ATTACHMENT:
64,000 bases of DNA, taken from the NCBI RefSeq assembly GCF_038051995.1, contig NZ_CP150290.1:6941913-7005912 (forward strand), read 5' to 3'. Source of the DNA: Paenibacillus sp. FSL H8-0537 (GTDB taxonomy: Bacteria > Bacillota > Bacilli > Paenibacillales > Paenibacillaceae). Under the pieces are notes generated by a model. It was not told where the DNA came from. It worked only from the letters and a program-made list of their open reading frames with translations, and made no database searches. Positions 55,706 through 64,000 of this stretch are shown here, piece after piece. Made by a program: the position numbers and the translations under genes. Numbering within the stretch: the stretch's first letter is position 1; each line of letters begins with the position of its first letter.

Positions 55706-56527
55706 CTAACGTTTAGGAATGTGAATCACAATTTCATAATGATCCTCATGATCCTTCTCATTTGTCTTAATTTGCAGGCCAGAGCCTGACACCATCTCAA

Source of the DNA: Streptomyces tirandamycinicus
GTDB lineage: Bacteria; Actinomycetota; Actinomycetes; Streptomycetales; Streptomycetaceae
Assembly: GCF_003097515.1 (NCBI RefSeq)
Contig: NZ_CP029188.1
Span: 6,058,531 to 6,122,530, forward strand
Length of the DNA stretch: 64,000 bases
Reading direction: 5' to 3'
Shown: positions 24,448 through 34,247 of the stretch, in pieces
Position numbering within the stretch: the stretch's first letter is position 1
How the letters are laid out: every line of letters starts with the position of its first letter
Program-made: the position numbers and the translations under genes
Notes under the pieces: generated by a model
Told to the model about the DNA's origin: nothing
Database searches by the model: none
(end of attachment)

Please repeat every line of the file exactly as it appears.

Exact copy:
64,000 bases of DNA, taken from the NCBI RefSeq assembly GCF_038051995.1, contig NZ_CP150290.1:6941913-7005912 (forward strand), read 5' to 3'. Source of the DNA: Paenibacillus sp. FSL H8-0537 (GTDB taxonomy: Bacteria > Bacillota > Bacilli > Paenibacillales > Paenibacillaceae). Under the pieces are notes generated by a model. It was not told where the DNA came from. It worked only from the letters and a program-made list of their open reading frames with translations, and made no database searches. Positions 55,706 through 64,000 of this stretch are shown here, piece after piece. Made by a program: the position numbers and the translations under genes. Numbering within the stretch: the stretch's first letter is position 1; each line of letters begins with the position of its first letter.

Positions 55706-56527
55706 CTAACGTTTAGGAATGTGAATCACAATTTCATAATGATCCTCATGATCCTTCTCATTTGTCTTAATTTGCAGGCCAGAGCCTGACACCATCTCAA

Source of the DNA: Streptomyces tirandamycinicus
GTDB lineage: Bacteria; Actinomycetota; Actinomycetes; Streptomycetales; Streptomycetaceae
Assembly: GCF_003097515.1 (NCBI RefSeq)
Contig: NZ_CP029188.1
Span: 6,058,531 to 6,122,530, forward strand
Length of the DNA stretch: 64,000 bases
Reading direction: 5' to 3'
Shown: positions 24,448 through 34,247 of the stretch, in pieces
Position numbering within the stretch: the stretch's first letter is position 1
How the letters are laid out: every line of letters starts with the position of its first letter
Program-made: the position numbers and the translations under genes
Notes under the pieces: generated by a model
Told to the model about the DNA's origin: nothing
Database searches by the model: none